On Dec 22, 7:04 pm, Virgil <vir...@ligriv.com> wrote: > In article > <2263ace1-dfa7-466d-8341-c50692402...@v7g2000yqv.googlegroups.com>, > William Hughes <wpihug...@gmail.com> wrote: > > > Note, that > > subcountable > > does not mean countable. > > I am not at all sure of what you mean by subcountable.
A set X is subcountable if we can associate a different natural number with every element x of X, call it f(x) In classical mathematics subcountable implies countable because f(X) must be a subset of the natural numbers. However, if we take a contructivist viewpoint, then we do not know that f(X) is a subset (it may not be contructable). So in constructive mathematics the fact that X is subcountable, does not mean we can find a bijection between X and some subset of the naturals, so X might not be countable. E.g. in constructive mathematics the (constructive) reals are subcountable but not countable.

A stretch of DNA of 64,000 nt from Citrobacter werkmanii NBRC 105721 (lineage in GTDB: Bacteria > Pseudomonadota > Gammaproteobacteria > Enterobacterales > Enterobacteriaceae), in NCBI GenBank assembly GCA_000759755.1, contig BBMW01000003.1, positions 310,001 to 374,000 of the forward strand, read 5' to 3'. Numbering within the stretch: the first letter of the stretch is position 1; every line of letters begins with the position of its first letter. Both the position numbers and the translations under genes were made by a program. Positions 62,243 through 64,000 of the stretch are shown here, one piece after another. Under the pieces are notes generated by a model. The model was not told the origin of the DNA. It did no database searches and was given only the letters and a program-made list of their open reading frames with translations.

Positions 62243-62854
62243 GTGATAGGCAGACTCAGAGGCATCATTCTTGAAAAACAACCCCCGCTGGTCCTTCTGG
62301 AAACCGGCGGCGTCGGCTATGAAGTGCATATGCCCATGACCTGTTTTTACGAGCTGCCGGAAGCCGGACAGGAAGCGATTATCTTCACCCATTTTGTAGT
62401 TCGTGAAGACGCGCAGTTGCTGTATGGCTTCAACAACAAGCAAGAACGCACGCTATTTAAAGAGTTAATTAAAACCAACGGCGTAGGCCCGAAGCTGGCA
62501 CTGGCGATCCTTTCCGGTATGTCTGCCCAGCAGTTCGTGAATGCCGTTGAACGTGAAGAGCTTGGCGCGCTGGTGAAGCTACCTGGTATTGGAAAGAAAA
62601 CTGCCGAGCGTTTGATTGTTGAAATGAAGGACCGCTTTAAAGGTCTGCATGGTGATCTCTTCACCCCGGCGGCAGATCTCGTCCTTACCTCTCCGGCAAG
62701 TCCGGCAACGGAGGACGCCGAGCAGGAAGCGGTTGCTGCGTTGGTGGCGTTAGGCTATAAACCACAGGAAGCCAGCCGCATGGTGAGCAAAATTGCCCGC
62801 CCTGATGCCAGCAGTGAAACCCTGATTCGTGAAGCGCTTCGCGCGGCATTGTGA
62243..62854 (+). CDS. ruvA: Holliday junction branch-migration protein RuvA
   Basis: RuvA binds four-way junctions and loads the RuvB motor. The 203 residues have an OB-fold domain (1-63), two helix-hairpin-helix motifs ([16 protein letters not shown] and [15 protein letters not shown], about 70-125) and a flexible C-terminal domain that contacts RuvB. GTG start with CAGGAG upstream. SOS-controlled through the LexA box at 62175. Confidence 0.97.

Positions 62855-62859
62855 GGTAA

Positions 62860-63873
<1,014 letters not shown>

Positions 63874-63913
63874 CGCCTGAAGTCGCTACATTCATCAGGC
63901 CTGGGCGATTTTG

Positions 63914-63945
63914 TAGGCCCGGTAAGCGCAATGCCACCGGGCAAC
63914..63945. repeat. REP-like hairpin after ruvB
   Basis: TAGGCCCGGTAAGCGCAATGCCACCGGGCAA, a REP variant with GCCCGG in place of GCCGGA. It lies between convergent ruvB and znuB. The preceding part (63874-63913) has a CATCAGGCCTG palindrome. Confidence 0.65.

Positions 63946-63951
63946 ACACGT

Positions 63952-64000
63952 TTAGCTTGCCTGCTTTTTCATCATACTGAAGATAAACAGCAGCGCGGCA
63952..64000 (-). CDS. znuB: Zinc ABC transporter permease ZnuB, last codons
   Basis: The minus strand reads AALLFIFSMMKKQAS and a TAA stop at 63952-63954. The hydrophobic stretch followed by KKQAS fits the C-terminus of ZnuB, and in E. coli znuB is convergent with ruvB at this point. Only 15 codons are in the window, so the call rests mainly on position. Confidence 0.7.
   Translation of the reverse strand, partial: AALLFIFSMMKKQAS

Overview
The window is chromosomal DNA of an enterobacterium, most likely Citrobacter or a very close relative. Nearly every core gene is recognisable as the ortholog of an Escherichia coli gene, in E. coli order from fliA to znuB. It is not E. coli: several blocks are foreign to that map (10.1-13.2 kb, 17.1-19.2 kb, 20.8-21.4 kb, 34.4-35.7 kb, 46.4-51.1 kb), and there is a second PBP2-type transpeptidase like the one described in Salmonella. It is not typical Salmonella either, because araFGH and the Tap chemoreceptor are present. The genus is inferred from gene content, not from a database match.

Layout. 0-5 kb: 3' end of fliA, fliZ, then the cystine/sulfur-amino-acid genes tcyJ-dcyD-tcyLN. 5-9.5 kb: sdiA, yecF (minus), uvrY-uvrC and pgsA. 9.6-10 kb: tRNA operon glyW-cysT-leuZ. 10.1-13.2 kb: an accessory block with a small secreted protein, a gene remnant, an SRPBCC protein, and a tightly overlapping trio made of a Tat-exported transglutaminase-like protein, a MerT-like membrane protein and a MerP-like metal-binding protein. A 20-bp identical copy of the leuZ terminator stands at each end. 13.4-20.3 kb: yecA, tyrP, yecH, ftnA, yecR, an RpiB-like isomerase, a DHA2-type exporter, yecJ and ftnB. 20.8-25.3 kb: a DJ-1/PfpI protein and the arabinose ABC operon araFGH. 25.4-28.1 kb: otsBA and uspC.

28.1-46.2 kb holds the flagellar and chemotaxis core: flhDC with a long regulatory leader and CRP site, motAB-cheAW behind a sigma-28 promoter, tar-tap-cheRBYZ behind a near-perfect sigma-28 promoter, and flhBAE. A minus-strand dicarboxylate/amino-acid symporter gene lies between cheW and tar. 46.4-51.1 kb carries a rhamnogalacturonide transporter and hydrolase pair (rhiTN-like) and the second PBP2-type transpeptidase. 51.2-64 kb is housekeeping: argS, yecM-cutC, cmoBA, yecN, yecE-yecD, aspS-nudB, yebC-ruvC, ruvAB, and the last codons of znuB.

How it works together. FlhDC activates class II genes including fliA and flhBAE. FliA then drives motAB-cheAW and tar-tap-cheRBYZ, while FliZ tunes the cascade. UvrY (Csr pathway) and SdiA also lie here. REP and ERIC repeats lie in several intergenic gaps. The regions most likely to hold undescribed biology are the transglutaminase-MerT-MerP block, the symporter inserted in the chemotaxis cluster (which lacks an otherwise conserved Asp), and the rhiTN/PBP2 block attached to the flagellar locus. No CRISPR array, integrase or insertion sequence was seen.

So the fact that a set is uncountable need not mean it is "bigger" than the natural numbers.